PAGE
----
Mail Bombing Suspect Arrested in Florida Had Brushes With Law in Minnesota

October 26, 2018 10:36 PM

Court records show the man in custody in Florida in connection to mail bombs sent to prominent Democrats, media outlets and celebrities had brushes with the law in Minnesota.

Cesar A. Sayoc, 56, was charged in 1995 with fifth-degree possession of crack cocaine and theft by swindle of over $500. Those charges were dismissed in September 2005.

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The criminal complaint from 1995 states police officers in Edina and Bloomington were dispatched to various nutrition centers where they were informed a male - later identified as Sayoc (also listed as Savoc in court records) - had been purchasing vitamins, then returning them filled with beans and taking a refund.

The complaint goes on to state that after he was arrested he "continuously thrashed around the back seat" of the squad car. Once he was secure in jail, the officer reported checking on the floor of the squad car and finding a rock of suspected crack cocaine under the seat where he had been sitting,

The 2005 dismissal order reads as follows: "The State of Minnesota hereby dismisses the above-captioned case on the grounds: The drugs were destroyed in 1997 and never brought to the City Chemist."

RELATED: 56-Year-Old Florida Man in Custody in Mail Bombs Case

Court records list a Plymouth address for Sayoc. But he also has a lengthy criminal and court record in Florida. The Associated Press reported he was convicted on theft, stolen property and traffic charges, and in 2002 on a threat to "throw, place, project or discharge any destructive device."

David Crosby of Hopkins told 5 EYEWITNESS NEWS that he and Sayoc danced in a male dance group in the early 2000s in Minnesota.

Crosby said Sayoc was a "nice guy," but added that his personality would go from "zero to 100" and he'd explode.

He was sentenced in August 2002 for threatening to throw a bomb in a conversation with a Florida utility representative, according to Ronald Lowy, a Miami attorney who represented him. Dade County court records showed Sayoc served a year's probation after a judge signed a discharge certificate in November 2002.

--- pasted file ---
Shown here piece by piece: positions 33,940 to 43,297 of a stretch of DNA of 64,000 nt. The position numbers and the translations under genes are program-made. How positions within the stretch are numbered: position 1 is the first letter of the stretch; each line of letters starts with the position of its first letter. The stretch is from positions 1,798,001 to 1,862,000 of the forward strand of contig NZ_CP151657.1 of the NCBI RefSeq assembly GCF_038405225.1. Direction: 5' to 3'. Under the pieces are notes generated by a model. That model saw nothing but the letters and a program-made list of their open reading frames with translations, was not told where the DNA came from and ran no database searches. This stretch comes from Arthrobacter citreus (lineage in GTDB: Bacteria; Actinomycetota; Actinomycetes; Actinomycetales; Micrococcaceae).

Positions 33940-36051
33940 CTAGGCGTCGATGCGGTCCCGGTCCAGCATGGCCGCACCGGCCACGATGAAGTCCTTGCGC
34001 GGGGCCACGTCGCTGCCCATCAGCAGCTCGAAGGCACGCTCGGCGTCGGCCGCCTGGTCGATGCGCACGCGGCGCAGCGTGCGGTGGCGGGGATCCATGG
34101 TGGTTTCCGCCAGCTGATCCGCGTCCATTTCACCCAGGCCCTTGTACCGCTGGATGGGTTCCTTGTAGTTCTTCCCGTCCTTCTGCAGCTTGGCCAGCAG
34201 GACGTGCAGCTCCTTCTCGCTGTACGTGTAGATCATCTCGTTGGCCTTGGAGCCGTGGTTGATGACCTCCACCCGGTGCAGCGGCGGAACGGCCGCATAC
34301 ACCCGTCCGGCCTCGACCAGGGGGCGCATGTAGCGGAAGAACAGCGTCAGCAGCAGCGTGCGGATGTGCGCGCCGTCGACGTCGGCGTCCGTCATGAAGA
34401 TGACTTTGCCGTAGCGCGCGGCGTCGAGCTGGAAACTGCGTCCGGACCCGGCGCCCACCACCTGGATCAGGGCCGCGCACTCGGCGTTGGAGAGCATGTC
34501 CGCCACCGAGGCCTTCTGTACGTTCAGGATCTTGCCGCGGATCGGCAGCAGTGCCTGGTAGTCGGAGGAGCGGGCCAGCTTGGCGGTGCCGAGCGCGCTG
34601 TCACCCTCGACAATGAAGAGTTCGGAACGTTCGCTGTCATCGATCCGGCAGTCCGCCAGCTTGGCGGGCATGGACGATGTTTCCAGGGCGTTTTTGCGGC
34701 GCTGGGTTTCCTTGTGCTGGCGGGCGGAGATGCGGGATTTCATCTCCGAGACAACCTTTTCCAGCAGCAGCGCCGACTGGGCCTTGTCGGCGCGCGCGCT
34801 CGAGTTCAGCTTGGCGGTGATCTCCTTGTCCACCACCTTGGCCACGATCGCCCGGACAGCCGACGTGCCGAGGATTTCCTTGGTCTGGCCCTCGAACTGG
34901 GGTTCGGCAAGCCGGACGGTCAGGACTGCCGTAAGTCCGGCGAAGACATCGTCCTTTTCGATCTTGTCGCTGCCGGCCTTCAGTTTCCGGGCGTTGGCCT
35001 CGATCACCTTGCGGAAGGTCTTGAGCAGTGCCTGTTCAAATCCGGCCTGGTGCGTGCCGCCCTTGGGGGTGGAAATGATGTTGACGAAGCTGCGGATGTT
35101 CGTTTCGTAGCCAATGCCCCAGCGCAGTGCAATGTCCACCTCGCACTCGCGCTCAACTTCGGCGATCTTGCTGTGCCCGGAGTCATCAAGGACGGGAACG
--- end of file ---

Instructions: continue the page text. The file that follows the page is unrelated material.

Lowy told the AP that Sayoc "made a verbal threat when he was frustrated at a lack of service." Lowy said Sayoc showed no ability at the time to back up his threat with bomb-making expertise.

The lawyer said Sayoc was a bodybuilder then, and displayed no political leanings except for plastering a vehicle he owned with Native American signs.

Court records also show that Sayoc was convicted in the 1990s in Broward County on grand theft and stolen property charges and in 2004 on a felony charge of fraudulent refunds and misdemeanor of tampering with physical evidence.

According to the AP, Savoc is an amateur body builder and businessman whose online resume describes him as a promoter and booking agent for male stripper and burlesque shows. He was born in New York City and attended college in North Carolina before moving to the Miami suburbs in the late 1980s.

He is a registered Republican with social media accounts containing memes supporting Trump, denigrating Democrats, and promoting conspiracy theories about George Soros, the billionaire political donor who was the first targeted this week by a package bomb.

At the auto parts store in Plantation, Florida, where Sayoc was taken into custody, authorities towed away a white van covered with stickers supporting Trump and criticizing media outlets that included CNN, the news channel also targeted by a mail bomb this week.

"They are going to look at all the information and evidence they've gained. So far, they've probably already got a search warrant on his the van, they'll look for lists of names, names he's been crossing off, envelopes he was in the middle of addressing and we have a good idea of some of the people he might be targeting," retired FBI Agent Michael Tabman said about what current agents are probably doing behind the scenes.  "We're going to back track everything he did, look at all his communications, his travels, you can never have too much evidence."

The Associated Press contributed to this story.

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Frank Rajkowski

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